Within hours of a U.S. Supreme Court decision paving the way for a new gusher of political cash, Ben Barnes’s telephone starting ringing.
He and his daughters had already given the maximum amount for this year’s congressional elections to candidates and committees under federal law. After that donation cap was overturned in a 5-4 court ruling issued by the justices yesterday, Barnes found himself on the telephone with two Democratic members of Congress seeking more money.
“This will make the phone ring all that much more,” said the longtime Texas donor who expects to be kept busy managing new solicitations in the days ahead. “Tomorrow’s going to be like Saturday at the grocery store,” said Barnes.
In a case brought by Shaun McCutcheon, an Alabama Republican official, the court struck the $123,200 overall limit on campaign contributions, which critics said hamstrung the number of candidates and committees that donors could support. The majority justices said the limit violated the donors’ free speech rights. The court left in place restrictions on how much a donor can give to one entity; for example, no more than $5,200 total to a candidate for a cycle's primary and general elections.
As a result of the ruling, a contributor will be able to spread $3.6 million -- about 30 times the old limit -- among party committees and candidates for the 435 House and 36 Senate seats in play.
“I’m in favor of expanding the number of people I can give money to,” said Bernard Schwartz, a Democratic donor and chairman and chief executive officer of BLS Investments, a New York-based private investment firm.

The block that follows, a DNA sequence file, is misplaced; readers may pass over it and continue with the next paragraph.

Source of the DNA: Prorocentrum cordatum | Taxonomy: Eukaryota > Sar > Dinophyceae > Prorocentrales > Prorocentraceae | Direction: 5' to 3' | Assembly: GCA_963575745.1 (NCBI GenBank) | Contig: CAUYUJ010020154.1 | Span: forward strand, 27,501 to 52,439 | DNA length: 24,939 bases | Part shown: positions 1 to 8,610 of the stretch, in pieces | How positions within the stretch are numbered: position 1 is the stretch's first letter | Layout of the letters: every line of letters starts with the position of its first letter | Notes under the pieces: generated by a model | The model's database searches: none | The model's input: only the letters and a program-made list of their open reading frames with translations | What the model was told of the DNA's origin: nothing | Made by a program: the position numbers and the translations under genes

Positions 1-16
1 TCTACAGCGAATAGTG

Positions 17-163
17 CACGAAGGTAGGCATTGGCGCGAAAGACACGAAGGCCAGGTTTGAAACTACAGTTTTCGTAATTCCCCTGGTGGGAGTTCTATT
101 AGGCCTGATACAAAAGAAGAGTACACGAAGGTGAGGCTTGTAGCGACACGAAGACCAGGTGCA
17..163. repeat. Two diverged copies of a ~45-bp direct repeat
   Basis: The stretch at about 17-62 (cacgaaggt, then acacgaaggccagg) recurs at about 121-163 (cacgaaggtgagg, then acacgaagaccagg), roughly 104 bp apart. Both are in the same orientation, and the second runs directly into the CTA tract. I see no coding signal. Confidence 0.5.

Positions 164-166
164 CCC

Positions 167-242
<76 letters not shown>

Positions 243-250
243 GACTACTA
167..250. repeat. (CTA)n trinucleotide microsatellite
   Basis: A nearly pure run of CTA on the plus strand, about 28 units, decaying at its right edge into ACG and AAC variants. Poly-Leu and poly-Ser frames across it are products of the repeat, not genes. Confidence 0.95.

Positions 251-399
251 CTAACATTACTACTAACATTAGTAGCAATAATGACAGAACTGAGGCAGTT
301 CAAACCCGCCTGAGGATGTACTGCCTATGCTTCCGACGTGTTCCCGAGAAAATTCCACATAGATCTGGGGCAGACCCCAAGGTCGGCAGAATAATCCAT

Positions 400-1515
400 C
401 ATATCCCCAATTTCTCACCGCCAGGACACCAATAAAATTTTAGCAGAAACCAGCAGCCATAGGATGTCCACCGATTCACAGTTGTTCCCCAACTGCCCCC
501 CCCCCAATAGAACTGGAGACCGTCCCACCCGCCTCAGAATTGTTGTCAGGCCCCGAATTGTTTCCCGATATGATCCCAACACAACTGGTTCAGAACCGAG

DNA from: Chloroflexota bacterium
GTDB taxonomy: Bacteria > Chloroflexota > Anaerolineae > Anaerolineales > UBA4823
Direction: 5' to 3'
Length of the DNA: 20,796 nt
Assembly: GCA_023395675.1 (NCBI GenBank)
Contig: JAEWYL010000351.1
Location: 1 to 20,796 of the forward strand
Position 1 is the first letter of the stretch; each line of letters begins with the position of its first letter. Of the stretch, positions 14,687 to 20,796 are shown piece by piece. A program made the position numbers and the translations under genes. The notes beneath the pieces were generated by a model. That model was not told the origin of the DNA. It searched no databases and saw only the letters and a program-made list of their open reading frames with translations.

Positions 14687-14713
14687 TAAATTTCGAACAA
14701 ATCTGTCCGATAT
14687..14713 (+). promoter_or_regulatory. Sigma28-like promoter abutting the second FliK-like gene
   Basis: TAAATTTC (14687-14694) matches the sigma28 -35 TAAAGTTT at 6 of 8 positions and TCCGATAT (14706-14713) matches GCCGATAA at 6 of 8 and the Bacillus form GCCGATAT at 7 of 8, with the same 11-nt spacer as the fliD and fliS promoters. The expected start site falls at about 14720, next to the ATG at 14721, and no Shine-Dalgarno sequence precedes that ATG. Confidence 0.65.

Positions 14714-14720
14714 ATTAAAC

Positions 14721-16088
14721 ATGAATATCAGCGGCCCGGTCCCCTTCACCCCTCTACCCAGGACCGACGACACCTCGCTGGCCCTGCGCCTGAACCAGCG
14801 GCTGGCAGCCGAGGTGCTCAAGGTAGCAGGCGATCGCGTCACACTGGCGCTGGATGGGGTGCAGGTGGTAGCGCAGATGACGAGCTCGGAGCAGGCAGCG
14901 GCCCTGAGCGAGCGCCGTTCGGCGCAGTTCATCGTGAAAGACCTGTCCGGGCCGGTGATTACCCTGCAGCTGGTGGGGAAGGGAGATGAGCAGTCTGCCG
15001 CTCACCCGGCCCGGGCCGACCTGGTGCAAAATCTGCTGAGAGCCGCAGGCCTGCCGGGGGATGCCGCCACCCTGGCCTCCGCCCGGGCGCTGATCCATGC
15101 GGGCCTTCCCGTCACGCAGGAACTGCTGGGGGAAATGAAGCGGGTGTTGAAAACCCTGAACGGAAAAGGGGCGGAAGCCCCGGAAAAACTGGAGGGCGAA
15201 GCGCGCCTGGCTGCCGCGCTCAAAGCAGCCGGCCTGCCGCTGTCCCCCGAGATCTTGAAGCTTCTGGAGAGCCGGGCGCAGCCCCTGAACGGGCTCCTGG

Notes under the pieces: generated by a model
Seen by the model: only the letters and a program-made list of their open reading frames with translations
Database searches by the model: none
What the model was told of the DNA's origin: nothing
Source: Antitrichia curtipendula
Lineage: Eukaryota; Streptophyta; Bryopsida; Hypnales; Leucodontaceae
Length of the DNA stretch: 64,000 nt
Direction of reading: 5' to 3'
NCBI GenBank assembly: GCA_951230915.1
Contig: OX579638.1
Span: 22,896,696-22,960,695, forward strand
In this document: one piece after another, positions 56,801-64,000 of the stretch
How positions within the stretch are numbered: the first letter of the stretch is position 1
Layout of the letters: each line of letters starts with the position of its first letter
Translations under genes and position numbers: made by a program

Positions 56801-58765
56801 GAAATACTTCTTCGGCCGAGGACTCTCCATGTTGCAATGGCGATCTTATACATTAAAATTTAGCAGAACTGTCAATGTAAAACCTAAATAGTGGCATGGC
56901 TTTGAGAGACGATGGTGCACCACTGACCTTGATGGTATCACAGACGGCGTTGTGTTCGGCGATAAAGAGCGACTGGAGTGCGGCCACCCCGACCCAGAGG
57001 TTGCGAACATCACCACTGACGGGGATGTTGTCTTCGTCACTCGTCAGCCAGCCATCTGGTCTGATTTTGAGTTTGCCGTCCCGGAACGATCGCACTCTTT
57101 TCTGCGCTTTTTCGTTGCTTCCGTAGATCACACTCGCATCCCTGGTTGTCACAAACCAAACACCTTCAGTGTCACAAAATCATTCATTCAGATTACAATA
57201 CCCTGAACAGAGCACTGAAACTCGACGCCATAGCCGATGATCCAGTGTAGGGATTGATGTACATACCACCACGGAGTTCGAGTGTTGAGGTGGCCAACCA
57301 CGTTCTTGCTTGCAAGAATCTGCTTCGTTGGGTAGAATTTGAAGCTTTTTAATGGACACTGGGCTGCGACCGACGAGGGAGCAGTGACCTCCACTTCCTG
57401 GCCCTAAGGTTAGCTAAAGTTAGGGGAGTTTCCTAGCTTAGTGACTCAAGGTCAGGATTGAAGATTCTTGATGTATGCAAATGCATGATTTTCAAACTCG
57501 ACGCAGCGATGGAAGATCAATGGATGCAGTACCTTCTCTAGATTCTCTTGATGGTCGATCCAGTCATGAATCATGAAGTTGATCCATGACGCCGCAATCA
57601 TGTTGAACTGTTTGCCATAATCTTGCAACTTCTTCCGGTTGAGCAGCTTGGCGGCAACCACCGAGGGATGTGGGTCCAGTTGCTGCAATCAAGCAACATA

Political parties will establish joint-fundraising committees so donors aren’t saddled with the task of writing hundreds of checks, said Bob Biersack, a retired Federal Election Commission official. These new entities will need to file paperwork with the FEC -- something Biersack said probably already is in process.
Yesterday’s decision enlarges the pipeline for wealthy donors who prefer to give their money the traditional way, to candidates and parties, as opposed to outside groups that emerged after the Supreme Court’s 2010 Citizens United ruling, which, along with other decisions and regulatory action, eliminated restrictions on political spending by unions, corporations and individuals.
“High net worth individuals are now an even more productive source for fundraising,” according to an analysis of the decision by campaign-finance lawyers at the Washington-based firm Covington & Burling LLP.